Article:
NWPSC December 2018 Newsletter

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December 2018


EPR: how to save money while improving our solid waste systems
An October 2018 report from Canada's Ecofiscal Commission found "that policy changes can make our waste systems—from product manufacturing to waste disposal—more efficient and less costly. The key to an efficient waste management system is getting incentives right and relying more on market-based policies."
"Municipalities should charge residents and businesses according to the waste they create" (pay-as-you-throw) and tipping fees should "reflect the full cost of the service for businesses."
At the same time, "governments should expand, reform, and harmonize extended producer responsibility [EPR] programs," making manufacturers accountable for managing the waste that comes from their products, and improving "the efficiency of recycling programs while also creating incentives to produce goods that generate less waste or goods that can more easily be recycled."

Should manufacturers have to pay more recycling costs?
BBC, November 25: The British government's "long-awaited resource and waste strategy... is expected to force manufacturers, retailers and supermarkets to pay significantly more towards recycling their waste.
According to reports, one of the key elements of the plan will be to put far greater emphasis on making manufacturers pay for the recycling of their own waste packaging.
If packaging is more resource-efficient, and cheaper to dispose of at the end of its life, then producers will pay less towards disposal. If it contains a high proportion of virgin raw materials and is less recyclable, then they will pay more.
Part of what's driving this approach is the EU circular economy package... signed off by the European Commission earlier this year," which will apply from 2019.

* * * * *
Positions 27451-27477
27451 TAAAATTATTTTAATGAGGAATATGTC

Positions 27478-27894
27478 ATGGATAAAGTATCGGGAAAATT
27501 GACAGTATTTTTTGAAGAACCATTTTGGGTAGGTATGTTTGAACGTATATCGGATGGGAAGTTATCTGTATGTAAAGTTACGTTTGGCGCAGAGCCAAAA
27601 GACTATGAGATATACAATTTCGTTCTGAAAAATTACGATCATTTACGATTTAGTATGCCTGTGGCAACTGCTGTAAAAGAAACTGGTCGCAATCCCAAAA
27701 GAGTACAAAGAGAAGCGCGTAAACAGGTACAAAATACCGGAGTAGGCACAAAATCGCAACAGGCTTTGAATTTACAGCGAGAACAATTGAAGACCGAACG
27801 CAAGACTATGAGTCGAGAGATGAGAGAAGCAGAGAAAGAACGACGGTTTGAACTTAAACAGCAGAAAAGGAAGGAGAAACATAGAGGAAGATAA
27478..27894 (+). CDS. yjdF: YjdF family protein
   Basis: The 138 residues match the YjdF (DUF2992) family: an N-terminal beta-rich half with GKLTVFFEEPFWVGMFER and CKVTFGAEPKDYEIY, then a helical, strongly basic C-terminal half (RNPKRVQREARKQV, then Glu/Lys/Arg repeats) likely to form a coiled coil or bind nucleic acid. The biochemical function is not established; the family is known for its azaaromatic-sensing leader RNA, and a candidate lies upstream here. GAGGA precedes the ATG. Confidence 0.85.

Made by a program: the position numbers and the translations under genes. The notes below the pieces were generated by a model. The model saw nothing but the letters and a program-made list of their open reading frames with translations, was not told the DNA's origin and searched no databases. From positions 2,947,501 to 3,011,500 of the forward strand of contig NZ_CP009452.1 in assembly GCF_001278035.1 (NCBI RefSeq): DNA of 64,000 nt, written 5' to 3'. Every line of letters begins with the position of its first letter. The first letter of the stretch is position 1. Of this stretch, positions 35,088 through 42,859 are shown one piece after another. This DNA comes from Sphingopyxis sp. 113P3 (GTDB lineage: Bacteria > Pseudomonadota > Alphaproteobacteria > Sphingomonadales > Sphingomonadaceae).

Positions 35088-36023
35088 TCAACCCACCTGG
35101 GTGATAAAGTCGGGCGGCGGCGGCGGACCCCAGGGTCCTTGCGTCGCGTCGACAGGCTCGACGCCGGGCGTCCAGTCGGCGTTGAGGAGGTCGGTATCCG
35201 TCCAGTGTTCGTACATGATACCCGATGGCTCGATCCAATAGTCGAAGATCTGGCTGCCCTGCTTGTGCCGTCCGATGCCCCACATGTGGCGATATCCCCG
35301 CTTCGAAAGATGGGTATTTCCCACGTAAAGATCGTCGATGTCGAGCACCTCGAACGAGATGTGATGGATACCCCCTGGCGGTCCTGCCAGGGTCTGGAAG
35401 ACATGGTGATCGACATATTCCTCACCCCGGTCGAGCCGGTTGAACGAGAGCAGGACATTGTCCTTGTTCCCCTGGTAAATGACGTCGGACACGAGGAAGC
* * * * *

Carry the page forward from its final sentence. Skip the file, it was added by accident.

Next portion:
EPR is a cornerstone to effective recycling
John Coyne of the Canadian Stewardship Services Alliance (CSSA), in the The Chronicle Herald (Canada): Extended producer responsibility (EPR) "has become an established part of environmental policy in a number of Canadian provinces, making producers responsible for the life cycle of their products, relieving the financial burden on municipalities for waste management and reducing the amount of material destined for the waste stream. Under EPR, obligated businesses become stewards who register with a program, report their quantities of designated materials and pay fees to cover recycling system collection and processing costs.
CSSA helps businesses across Canada meet their provincial recycling obligations... Notably, each of these programs provides exemptions to smaller businesses based on annual revenue and the tonnes of material supplied to consumers in the province.
In addition to providing administrative harmonization across various programs, CSSA creates tools that simplify reporting for small businesses, such as calculators that help determine the amount of materials supplied. CSSA strongly believes that EPR is an essential cornerstone to effective recycling and it provides a strong catalyst for business efficiency and opportunity. EPR can also create a more relevant incentive to design products and packaging that have less impact on the environment.
We believe that making businesses operationally responsible avoids a simple “offloading” of municipal costs by offering a different approach and better outcomes."

The Plastic Backlash
A long read in the Nov. 13 Guardian detailed the history of plastic and recycling in light of recent events: "a loose alliance of oil and chemical companies, along with drinks and packaging manufacturers, pursued a two-part strategy that would successfully defuse anti-plastic sentiment for a generation. The first part of the strategy was to shift responsibility for litter and waste from companies to consumers. Rather than blaming the companies that had promoted disposable packaging and made millions along the way, these same companies argued that irresponsible individuals were the real problem. This argument was epitomised by a 1965 editorial in a US packaging trade journal headlined “Guns Don’t Kill People”, which blamed “the litterbugs who abuse our countryside” rather than the manufacturers themselves."